Righteousness As a Counterculture

“Righteousness As a Counterculture,” New Era, Apr. 1972, 46

Righteousness As a Counterculture

As fall quarter ended last year, a member of our branch here at the University of California at Santa Barbara stopped by my apartment to visit. He was taking the winter quarter off to do some traveling in Mexico and Central America. Since I have done some research regarding those areas, he wanted my recommendations as to what to see and where to visit. He was especially interested in things that related to the Book of Mormon.

I found it difficult to give him specific answers, so instead I tried to explain some reservations I have on the subject and then indicated those places I thought would be of interest to him. The specific places that I suggested are of little importance, but the reasoning behind my reservations crystallized during the course of our conversation. We both came away with an improved understanding of the Book of Mormon.

Up to the present time, archaeological efforts have failed to unearth documentable evidences of righteous Nephite cultures. By this I mean that artifacts may or may not belong to the Nephites. No one knows for sure. Apart from many still unresolved scholarly problems of geography and chronology, we are faced with the fact that the spectacular ruins and artifacts that are known appear to represent quite another type of civilization—one all too familiar to us and to the writers of the Book of Mormon. I encouraged my friend to visit a number of ruins and museums where he would see impressive remnants of societies that have their roots in an individual and collective rejection of the gospel message so often chronicled by Nephite prophets.

The more well-known pre-Columbian civilizations that have been unearthed to date are presumed to be basically military superstates. Their histories are tales of aggression and competition. The massive pyramids and other structures that remain as mute testimony to these peoples’ extinction hardly begin to indicate the nature of such societies. Scholars know that these states were complexes of extensive agriculture and technological power. Their technology has been described by the historian Lewis Mumford as a “mega-machine.”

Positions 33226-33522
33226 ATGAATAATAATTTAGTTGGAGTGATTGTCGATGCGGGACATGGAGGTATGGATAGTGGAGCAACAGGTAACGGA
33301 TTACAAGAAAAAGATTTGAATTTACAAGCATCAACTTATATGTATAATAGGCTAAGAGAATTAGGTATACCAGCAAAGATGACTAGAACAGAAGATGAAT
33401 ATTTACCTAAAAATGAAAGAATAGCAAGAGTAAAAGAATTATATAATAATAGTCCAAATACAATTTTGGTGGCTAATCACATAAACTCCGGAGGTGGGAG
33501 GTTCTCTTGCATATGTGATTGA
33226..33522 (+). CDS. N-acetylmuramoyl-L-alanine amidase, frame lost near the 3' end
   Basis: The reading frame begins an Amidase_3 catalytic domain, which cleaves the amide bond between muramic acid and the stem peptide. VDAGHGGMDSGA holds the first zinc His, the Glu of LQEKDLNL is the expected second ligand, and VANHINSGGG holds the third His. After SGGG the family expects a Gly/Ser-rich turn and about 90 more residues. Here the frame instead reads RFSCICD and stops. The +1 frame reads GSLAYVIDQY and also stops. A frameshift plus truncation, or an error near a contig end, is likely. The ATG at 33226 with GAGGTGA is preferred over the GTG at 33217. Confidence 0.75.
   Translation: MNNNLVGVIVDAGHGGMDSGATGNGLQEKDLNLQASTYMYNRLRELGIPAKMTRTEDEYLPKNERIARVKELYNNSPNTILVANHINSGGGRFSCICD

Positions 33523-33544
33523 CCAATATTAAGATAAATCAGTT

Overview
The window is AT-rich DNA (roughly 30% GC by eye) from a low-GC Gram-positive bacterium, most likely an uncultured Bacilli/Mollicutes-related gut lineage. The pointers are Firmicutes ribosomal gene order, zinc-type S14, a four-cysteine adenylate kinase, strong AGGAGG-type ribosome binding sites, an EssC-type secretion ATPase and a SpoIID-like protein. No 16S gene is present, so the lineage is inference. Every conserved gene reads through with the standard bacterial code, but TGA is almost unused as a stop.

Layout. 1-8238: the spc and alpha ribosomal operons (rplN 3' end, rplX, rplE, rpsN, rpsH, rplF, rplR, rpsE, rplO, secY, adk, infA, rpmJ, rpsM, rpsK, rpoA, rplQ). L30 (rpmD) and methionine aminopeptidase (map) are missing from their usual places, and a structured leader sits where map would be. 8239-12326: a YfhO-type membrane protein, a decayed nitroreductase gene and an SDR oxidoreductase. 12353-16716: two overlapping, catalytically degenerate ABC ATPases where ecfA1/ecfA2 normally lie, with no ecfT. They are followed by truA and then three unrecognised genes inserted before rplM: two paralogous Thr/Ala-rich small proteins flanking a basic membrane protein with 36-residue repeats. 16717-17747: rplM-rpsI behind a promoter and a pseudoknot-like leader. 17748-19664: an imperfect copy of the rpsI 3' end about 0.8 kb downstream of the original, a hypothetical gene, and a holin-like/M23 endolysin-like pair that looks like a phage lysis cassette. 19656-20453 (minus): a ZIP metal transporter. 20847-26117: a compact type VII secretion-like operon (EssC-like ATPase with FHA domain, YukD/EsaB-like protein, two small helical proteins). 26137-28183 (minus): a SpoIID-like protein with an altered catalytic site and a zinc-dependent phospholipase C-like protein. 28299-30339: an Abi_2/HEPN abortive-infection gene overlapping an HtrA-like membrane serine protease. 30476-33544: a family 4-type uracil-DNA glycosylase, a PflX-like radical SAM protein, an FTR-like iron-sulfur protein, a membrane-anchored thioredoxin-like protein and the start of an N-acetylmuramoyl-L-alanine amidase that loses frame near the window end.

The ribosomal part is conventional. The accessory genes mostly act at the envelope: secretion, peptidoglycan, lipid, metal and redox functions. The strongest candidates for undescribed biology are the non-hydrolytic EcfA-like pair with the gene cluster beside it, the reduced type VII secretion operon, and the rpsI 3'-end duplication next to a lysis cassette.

The mega-machine was a precursor of our own automated, industrialized economy and was common to the great civilizations of antiquity. It differed from the present in that it used the muscle power of replaceable human laborers rather than fossil-fueled or electric machines to do its work.

Reliance on manpower seemed to have hardly slowed things, however, for if one man died (or one hundred), others were pressed into service. These were not just structures of brute force, though. Scientific refinements complemented the picture. Elements of ancient American metallurgy elude modern duplication; astronomy was highly advanced; and medicine was perhaps even superior to that which was available in Europe, especially in techniques such as surgery and dentistry. Nevertheless, technology and science appear not to have been the foundation of such societies, but rather its servants. Ultimately many of these peoples worshiped power and were dedicated to war.

Scholars have found few evidences of a concern for human welfare or a dedication to the dignity of man in Aztec, Mayan, and Incan societies, or in their predecessors or contemporary neighboring civilizations. What artifacts remain are shards of a socioreligious culture of war. Warfare not only served to aggrandize, expand, and maintain national territories, economies, and royal dynasties; it also provided the means whereby men, as in other apostate cultures, sought to create and insure a degree of worldly security.

The study of the history of religions has evidenced comparable attempts in the great civilizations of antiquity—and we hear its echoes even today. Basic to this pattern of religious observance and the counterfeit priesthood that directed it was a common practice of human sacrifice that was intended to rewind the cosmic clock, keep the sun on its path, maintain agricultural fertility, and perpetuate the mechanism of life. Toward such ends men will risk almost anything.

One well-known aspect of pre-Columbian culture was a game played on ball courts that have been found as far north as Flagstaff and Casa Grande, Arizona, and that are commonplace through Mexico and Central America (variations on the game are found throughout North and South America). The court and game were intricately related to these peoples’ understanding of the universe and man’s place in it.